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Behnke, A. O., Plunkett, S. W., Sands, T., & Bámaca, M. Y. (2011). Latino adolescents’ perceptions of discrimination, neighborhood risk, and parenting on their own feelings of self-esteem and depression. Journal of Cross-Cultural Psychology, 42, 1179-1197. doi:10.1177/0022022110383424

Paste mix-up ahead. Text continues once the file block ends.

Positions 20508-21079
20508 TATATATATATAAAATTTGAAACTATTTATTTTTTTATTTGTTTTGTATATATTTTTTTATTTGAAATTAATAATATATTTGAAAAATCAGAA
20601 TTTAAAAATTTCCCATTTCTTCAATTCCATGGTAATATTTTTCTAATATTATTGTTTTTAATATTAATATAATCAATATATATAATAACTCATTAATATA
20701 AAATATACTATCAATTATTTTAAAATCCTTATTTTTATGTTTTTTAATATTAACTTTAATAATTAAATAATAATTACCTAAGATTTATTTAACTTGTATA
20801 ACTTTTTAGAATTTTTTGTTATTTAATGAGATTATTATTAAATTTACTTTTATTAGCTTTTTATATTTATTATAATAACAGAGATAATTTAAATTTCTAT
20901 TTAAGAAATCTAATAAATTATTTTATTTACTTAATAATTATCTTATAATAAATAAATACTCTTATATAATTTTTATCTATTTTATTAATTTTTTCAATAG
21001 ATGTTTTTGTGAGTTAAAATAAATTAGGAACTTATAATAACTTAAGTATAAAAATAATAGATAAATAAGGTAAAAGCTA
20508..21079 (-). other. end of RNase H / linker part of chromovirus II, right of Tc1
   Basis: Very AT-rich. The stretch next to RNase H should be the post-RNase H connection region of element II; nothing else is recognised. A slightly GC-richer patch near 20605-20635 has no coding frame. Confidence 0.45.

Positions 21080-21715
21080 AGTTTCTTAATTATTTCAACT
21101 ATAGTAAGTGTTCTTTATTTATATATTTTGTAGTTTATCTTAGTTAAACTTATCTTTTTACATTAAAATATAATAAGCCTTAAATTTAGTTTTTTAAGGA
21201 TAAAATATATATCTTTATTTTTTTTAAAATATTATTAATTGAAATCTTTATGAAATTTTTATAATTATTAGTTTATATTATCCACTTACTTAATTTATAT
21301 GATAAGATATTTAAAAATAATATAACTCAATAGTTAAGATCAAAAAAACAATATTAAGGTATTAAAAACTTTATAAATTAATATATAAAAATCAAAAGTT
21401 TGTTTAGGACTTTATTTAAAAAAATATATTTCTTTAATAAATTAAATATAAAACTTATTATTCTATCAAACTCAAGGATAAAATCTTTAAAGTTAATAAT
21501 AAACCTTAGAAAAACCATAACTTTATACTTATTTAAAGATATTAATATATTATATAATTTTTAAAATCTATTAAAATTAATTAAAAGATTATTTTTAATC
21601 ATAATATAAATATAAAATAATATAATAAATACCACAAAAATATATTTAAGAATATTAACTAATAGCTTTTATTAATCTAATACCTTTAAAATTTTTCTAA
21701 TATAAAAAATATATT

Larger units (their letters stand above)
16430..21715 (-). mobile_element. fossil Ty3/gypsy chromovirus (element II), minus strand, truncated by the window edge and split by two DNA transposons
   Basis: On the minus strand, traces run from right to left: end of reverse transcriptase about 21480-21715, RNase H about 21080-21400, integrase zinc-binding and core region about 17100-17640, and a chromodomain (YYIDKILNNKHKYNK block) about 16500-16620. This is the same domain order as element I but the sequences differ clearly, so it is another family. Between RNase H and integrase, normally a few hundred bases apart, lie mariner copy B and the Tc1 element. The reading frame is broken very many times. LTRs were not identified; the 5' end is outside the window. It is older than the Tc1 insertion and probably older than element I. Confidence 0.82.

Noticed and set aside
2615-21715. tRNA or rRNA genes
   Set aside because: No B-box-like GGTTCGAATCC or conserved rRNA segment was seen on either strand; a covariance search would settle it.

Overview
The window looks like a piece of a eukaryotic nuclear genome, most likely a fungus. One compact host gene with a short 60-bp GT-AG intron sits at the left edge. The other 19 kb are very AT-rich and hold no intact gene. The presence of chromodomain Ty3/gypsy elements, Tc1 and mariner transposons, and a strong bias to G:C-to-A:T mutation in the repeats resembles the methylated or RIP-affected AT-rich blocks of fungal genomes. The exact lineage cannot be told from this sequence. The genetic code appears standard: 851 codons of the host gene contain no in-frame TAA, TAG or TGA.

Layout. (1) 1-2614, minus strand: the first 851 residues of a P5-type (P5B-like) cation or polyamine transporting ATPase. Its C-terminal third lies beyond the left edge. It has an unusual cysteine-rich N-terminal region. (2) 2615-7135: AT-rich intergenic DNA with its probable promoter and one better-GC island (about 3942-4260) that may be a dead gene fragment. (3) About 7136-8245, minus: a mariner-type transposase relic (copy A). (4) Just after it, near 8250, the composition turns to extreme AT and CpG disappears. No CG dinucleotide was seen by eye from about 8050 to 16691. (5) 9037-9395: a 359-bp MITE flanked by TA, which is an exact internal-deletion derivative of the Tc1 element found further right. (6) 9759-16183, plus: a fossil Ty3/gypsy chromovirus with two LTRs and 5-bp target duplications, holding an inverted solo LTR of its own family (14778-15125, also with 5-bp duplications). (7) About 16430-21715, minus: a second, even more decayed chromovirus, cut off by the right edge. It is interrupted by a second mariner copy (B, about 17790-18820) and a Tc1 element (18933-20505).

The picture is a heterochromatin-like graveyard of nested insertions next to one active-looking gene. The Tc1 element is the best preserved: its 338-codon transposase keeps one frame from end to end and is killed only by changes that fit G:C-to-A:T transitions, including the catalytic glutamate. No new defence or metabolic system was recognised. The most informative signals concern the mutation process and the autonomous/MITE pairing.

Guided by Bronfenbrenner’s bioecological framework, this study examined the roles of Latino adolescents’ reports of discrimination, neighborhood risk, parent-child conflict over culture, and parental support in relation to their self-esteem and depression. Analysis of self-report data from 383 ninth grade, Latino students from one Los Angeles high school was used to validate a Multigroup Structural Equation Model of self-esteem and depressive symptoms for boys and girls. As expected, self-esteem was negatively and significantly related to depressive symptoms, yet the influence of other factors were less clear. Five paths marked the influence of mothers’ and fathers’ interactions on youths’ outcomes, demonstrating a strong path from fathers’ support to adolescent self-esteem and differing paths from cultural conflict with mother and father to youth outcomes. Neighborhood risks were significantly related to boys’ and girls’ self esteem and depressive symptoms, especially for boys. Societal discrimination was significantly related to youths’ reports of depressive symptoms yet not significantly related to self-esteem. Results are discussed in terms of applications for both practice and future research.